The film struggles to gain ground but it hits its stride about half way through. There were too many scenes at the beginning that were just plain cheesy or pretentious. The second half had a lot more depth, diving into Mercury’s inner world and struggles and I felt more connected to the story then. I loved the little touches especially the Queen inspired rendition of the 20th Century Fox theme. Peppered through the movie were some humorous moments and some pop culture references. The most notable one is Mike Myers, whose Bohemian Rhapsody scene from Wayne’s World re-introduced the song to a whole new generation, makes the following remark, much to the delight of anyone who will get the reference:

We need a song teenagers can bang their heads to in a car. Bohemian Rhapsody is not that song.

Malek’s prosthetic teeth took some getting used to. They went for realism (Mercury had an overbite and four extra incisors) but it seemed more artificial. I was worried that there was too much to put me off until the film sent me on an emotional roller coaster I was not expecting. I spent the last 30 minutes of the film just sobbing. I was quite moved by Mercury’s story and was angered by how AIDS took him from us too soon. As a self-declared misfit, I found some truths about myself that I wasn’t quite ready to process.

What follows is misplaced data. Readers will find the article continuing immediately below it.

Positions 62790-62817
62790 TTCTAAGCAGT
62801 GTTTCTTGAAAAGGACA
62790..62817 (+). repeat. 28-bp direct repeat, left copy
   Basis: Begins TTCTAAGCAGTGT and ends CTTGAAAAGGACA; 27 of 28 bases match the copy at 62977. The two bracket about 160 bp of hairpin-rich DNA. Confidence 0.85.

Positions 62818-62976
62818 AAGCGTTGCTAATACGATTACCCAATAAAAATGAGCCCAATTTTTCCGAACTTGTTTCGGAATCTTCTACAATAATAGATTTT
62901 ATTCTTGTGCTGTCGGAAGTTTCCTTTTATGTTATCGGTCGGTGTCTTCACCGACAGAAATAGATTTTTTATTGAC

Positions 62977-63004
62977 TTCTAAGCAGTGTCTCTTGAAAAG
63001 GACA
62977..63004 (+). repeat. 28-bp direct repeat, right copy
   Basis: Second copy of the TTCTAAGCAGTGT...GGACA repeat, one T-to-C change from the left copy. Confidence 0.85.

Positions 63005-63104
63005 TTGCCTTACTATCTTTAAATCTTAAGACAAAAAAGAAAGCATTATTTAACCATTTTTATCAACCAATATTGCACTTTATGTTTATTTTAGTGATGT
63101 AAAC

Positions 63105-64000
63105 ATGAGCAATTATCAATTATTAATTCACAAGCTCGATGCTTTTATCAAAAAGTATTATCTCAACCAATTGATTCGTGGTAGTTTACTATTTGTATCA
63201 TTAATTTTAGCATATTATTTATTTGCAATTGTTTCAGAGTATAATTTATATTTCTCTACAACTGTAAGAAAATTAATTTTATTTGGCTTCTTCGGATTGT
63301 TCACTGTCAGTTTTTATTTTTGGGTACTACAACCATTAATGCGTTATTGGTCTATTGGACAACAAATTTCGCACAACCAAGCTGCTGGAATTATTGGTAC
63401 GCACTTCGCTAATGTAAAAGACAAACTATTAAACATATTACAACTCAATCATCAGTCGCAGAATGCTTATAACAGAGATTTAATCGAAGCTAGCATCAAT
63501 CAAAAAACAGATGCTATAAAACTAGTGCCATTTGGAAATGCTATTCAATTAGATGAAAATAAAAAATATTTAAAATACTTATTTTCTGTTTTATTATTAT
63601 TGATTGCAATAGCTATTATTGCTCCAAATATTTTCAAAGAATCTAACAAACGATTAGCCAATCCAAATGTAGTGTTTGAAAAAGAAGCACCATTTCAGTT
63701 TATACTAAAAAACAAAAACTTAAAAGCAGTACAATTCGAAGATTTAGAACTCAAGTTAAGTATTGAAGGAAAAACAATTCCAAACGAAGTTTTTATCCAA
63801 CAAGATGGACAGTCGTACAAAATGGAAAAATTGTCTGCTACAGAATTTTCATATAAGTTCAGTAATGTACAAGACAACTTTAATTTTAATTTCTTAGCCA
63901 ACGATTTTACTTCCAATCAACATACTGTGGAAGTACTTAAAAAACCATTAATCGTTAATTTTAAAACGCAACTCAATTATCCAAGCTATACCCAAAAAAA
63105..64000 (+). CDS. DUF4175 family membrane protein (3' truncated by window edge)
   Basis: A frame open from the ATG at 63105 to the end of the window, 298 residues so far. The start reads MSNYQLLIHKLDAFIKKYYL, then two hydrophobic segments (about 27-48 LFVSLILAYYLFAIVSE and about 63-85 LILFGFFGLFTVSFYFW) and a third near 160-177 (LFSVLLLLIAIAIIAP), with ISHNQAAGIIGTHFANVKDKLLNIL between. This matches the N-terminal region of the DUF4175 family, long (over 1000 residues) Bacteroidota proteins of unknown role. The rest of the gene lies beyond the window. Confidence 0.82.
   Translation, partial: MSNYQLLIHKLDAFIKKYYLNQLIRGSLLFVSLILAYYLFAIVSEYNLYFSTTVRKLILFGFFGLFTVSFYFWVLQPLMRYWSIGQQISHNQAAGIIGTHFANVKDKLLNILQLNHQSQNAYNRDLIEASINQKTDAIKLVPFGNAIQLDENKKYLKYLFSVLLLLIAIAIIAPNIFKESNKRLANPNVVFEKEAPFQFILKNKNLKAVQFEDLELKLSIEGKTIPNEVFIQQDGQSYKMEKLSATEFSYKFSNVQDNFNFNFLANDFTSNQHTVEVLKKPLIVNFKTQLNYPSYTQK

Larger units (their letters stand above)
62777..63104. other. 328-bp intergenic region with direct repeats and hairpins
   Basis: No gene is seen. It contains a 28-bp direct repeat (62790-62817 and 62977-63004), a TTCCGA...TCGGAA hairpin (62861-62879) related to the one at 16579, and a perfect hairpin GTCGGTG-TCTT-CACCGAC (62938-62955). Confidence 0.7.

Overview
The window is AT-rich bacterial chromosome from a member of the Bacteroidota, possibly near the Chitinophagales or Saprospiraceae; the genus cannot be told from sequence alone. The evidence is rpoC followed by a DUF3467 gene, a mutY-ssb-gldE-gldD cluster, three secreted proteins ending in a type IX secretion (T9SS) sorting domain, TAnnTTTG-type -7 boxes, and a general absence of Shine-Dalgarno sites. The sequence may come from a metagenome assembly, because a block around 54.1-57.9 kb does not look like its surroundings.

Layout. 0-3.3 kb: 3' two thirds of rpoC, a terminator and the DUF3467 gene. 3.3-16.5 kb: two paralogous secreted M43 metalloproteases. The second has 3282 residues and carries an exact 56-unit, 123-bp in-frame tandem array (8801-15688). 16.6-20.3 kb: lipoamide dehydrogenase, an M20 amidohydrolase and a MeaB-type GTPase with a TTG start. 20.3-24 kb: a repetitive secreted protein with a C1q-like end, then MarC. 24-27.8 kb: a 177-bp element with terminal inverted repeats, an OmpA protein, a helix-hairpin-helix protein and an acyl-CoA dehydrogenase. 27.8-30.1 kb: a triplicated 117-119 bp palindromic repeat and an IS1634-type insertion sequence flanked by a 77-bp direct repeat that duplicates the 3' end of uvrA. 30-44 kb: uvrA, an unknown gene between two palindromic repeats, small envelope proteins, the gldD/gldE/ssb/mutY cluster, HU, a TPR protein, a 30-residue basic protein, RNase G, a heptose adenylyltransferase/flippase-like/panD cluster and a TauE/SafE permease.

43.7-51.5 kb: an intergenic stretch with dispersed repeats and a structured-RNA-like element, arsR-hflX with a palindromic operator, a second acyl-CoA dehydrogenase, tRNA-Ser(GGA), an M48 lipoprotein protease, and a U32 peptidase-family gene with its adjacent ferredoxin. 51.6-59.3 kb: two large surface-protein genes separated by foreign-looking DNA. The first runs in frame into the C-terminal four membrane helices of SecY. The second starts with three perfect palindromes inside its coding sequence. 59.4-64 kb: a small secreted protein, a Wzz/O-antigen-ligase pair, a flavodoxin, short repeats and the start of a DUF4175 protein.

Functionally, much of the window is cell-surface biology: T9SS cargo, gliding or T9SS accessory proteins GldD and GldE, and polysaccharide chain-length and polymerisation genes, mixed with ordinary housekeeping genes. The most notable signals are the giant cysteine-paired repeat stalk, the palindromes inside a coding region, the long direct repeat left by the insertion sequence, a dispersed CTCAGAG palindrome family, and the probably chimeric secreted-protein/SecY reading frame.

Bohemian Rhapsody has its problems but Malek delivers an engaging performance that channels the true essence of Freddie Mercury. This one is sure to please fans. Rock on.

 

3 thoughts on “Bohemian Rhapsody Leave a comment

  1. I went into this movie hoping for the best but expecting the worst, I’ll admit that. I bought tickets for my Dad and I because we’re both huge Queen fans. Dad would always play their albums in the house, so my sister and I grew up listening to them. When I heard this movie was coming out, I immediately thought “OMG me and Dad *have* to go see this together.” And like any film you have really high expectations for, you always walk into that theatre with a teeny-tiny sense of foreboding and dread. I just didn’t want it to disappoint, you know? I shouldn’t have worried, though, because Bohemian Rhapsody was EVERYTHING that my Dad and I were hoping it’d be. It was funny, it was gritty, it was whimsical, it was flamboyant, it was dynamic, it was tragic, and it was REAL. When the film ended and the lights came on in the theatre, I looked over at my Dad with my mouth hanging open and saw he had tears coursing down his cheeks. Both of us cried, both of us laughed, both of us marveled at what we had just seen. On the way home, we couldn’t stop talking about the film and how much we each LOVED it, saying we’d go back next weekend to watch it a second time together. Hands down, Bohemian Rhapsody is one of the best films I’ve seen all year.

    This was a lovely review, Raquel. I can definitely relate to how emotional you got. We’re just a bunch of misfits trying to make our way in the world, never quite fitting in, but ultimately finding friends along the way that are just as much of a misfit as we are. We found each other – you and I – and I’m so grateful for that xo